The second panel on the first day of Futures of Entertainment last year was focused particularly on user-generated content. The panel provides a good precursor to a lot of the issues to be discussed this year in the "fan labor" panel.
For those who have not seen it, the description of our "Fan Labor" panel this year reads, "There is growing anxiety about the way labor is compensated in Web 2.0. The accepted model -- trading content in exchange for connectivity or experience -- is starting to strain, particularly as the commodity culture of user-generated content confronts the gift economy which has long characterized the participatory fan cultures of the web." The full description is available on the program, here.
Last year's "User-Generated Content" panel was live blogged here on the C3 site, available here. The conversation included Rob Tercek, who is president and co-founder of MultiMedia Networks; Caterina Fake, Tech Development at Yahoo!/Flickr; Bubble Project founder Ji Lee; and BioWare Director of Design Kevin Barrett.
The discussion focused on the ways in which audiences were finding new ways to have a voice to talk back to companies and returning to an artisan culture where everyone produces and consumes, as Caterina Fake discussed on the panel.
At the time, we wrote about discussions of the dangers of dialogues for companies, the importance of honesty in communication with users/fans/audiences, the rate and quality of user participation, and, perhaps most germane to the discussion scheduled here for Friday evening, rewarding users for content.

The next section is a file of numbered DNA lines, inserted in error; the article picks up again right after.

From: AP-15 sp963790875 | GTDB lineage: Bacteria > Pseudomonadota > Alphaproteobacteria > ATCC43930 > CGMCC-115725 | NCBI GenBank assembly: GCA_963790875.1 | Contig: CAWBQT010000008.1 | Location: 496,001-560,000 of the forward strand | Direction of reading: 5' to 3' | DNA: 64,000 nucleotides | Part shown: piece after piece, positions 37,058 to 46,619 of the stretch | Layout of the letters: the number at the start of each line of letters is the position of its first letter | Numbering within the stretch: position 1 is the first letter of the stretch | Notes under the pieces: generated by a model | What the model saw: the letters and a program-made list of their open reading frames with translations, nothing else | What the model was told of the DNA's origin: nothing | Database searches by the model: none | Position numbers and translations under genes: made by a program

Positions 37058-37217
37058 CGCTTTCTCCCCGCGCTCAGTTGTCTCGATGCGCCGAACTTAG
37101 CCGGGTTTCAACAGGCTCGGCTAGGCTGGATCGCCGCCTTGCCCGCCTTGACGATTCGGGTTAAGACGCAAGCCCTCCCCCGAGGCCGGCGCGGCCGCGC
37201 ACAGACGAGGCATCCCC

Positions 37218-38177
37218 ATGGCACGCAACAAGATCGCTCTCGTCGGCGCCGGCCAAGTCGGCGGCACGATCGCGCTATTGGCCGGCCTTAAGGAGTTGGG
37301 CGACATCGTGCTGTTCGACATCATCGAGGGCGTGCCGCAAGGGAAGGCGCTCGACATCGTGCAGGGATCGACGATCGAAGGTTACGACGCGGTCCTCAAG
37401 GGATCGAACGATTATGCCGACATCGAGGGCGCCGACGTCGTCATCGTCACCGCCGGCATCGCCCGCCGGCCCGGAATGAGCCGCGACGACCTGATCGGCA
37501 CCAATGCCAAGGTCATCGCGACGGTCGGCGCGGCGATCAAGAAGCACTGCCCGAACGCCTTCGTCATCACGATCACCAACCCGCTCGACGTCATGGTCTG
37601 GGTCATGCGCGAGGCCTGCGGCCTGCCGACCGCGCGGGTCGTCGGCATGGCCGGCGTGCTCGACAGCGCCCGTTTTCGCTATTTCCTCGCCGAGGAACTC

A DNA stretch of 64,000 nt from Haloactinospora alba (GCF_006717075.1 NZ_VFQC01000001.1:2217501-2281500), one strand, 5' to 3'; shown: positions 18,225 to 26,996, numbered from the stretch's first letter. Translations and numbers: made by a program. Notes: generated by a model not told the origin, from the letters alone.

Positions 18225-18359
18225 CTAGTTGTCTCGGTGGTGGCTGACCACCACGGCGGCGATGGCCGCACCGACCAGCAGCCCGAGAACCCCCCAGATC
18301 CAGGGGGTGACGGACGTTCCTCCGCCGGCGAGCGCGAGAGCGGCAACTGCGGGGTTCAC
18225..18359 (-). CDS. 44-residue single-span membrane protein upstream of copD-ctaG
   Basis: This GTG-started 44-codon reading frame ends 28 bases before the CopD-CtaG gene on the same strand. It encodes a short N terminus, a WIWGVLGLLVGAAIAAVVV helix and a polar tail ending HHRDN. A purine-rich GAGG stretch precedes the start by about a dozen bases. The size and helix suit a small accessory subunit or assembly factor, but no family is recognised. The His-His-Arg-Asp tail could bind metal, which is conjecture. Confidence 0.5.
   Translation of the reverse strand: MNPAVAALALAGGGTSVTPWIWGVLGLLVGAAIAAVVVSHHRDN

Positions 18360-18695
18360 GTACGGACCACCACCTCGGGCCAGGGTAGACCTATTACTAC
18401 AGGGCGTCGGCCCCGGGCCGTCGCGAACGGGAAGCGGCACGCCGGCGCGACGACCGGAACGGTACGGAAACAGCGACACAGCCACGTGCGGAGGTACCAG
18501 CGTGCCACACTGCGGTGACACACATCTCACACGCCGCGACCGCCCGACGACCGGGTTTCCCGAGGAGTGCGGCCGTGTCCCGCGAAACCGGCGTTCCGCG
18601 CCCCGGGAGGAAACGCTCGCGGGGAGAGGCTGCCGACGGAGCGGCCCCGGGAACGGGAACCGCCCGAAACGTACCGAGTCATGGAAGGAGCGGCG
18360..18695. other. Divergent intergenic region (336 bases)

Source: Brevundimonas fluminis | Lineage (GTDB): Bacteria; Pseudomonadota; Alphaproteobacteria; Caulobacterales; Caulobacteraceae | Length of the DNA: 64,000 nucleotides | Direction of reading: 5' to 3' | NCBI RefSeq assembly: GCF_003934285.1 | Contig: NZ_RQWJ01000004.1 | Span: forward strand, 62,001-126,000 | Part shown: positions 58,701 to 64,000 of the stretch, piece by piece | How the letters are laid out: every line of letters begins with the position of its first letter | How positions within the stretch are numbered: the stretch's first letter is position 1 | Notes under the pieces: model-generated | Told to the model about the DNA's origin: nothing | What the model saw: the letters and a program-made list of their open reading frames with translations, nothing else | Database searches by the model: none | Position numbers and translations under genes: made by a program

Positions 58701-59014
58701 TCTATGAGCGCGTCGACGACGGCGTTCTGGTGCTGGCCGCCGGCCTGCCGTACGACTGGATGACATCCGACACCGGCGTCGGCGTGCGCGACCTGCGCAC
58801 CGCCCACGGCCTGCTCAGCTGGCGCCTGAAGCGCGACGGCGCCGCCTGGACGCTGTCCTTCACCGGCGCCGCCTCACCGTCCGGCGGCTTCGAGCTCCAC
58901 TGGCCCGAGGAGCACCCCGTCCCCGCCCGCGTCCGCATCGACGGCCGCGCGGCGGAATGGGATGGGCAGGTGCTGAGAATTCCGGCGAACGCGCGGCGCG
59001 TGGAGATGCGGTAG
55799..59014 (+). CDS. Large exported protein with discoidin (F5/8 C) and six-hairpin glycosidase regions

Caterina points out that Revver said it would pay users for content, while YouTube didn't. But it is the "quirky and human and not very polished and real" parts of YouTube that attracted users, rather than the more professional environment of Revver. However, she points out that people make money all the time with user-generated content, such as pointing to the example where someone received a whole series of Land Rover ads based on his Flickr photos. Ji Lee rejects the need for commercialism of user-generated content, pointing out that, "when content has a commercial purpose, it often loses interest for the users." He pointed to some of his experiences with the Bubble Project and said he got corporate interest in using it. "The idea kicked in that people were interested in the Bubble Project because there were no banner ads attached to it," he said.
Caterina points out that people have a certain amount of time to invest in participatory media sites and must make decisions about what site to dedicate time and energy into. She also points out that, after a period of time with people connecting, we're now in a period of constraint. "There are billions of people out there who we could contact and be friends with on Friendster, and now we're trying to constrict our social network to the 12 people who are in our family unit, our Dunbar number, the 150-200 people that maxes out the number of people you can know, which was the size of an ancient tribe."